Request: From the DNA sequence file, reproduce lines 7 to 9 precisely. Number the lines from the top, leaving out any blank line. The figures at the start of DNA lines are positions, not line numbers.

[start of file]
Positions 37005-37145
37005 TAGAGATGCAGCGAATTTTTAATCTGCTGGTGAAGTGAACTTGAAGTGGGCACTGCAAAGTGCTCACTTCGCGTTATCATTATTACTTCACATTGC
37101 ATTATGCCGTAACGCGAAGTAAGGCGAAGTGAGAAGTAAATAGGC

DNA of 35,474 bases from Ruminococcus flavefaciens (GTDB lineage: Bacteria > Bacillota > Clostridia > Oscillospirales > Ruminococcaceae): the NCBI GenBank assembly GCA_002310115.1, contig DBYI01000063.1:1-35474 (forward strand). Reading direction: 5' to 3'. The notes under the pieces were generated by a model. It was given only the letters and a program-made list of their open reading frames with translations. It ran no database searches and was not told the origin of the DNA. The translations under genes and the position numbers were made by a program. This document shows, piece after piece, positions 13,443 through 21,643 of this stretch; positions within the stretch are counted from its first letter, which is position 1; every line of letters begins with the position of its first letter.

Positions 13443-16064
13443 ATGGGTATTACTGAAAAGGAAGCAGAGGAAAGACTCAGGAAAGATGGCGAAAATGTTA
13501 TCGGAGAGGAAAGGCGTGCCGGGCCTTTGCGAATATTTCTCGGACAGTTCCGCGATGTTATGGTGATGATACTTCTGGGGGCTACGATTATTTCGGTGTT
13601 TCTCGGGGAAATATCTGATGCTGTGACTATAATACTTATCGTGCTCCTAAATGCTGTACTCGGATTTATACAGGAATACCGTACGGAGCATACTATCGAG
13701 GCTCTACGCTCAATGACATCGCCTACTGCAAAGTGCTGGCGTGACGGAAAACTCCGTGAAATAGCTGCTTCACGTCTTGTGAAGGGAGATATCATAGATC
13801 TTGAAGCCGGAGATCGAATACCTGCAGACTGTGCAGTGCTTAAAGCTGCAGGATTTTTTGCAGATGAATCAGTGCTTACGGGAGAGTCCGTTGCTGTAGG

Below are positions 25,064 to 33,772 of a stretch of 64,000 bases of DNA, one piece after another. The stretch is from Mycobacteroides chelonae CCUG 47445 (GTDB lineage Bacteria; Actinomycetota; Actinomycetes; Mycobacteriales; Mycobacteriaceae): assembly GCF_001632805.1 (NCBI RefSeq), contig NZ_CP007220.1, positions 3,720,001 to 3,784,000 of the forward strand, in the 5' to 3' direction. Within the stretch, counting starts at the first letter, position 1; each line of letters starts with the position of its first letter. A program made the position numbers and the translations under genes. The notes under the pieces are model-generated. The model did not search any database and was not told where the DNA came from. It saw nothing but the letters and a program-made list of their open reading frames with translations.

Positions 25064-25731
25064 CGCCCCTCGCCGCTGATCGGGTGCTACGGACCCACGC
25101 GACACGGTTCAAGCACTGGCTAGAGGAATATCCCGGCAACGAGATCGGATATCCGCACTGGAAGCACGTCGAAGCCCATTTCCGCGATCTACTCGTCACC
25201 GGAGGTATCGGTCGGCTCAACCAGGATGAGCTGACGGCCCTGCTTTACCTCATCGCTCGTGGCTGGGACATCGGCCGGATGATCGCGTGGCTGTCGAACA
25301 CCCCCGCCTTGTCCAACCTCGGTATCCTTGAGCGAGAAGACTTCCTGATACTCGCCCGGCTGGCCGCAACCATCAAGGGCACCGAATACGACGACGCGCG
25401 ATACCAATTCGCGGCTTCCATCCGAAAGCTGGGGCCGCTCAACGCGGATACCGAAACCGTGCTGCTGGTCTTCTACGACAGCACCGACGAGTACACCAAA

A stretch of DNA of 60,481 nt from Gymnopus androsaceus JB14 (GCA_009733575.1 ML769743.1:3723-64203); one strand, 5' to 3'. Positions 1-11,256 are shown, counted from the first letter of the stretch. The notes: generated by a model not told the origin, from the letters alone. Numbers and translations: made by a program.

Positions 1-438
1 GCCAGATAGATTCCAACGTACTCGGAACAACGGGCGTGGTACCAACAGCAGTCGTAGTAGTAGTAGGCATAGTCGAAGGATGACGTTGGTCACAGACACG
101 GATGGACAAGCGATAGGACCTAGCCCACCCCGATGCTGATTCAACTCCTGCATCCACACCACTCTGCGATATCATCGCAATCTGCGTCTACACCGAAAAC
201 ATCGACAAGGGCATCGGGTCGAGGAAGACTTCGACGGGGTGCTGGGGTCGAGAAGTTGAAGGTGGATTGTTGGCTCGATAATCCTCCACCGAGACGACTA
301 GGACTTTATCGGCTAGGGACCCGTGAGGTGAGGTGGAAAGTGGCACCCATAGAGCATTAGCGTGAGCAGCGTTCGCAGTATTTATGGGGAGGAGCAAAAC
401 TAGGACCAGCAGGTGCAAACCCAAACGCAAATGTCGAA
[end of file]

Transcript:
13501 TCGGAGAGGAAAGGCGTGCCGGGCCTTTGCGAATATTTCTCGGACAGTTCCGCGATGTTATGGTGATGATACTTCTGGGGGCTACGATTATTTCGGTGTT
13601 TCTCGGGGAAATATCTGATGCTGTGACTATAATACTTATCGTGCTCCTAAATGCTGTACTCGGATTTATACAGGAATACCGTACGGAGCATACTATCGAG
13701 GCTCTACGCTCAATGACATCGCCTACTGCAAAGTGCTGGCGTGACGGAAAACTCCGTGAAATAGCTGCTTCACGTCTTGTGAAGGGAGATATCATAGATC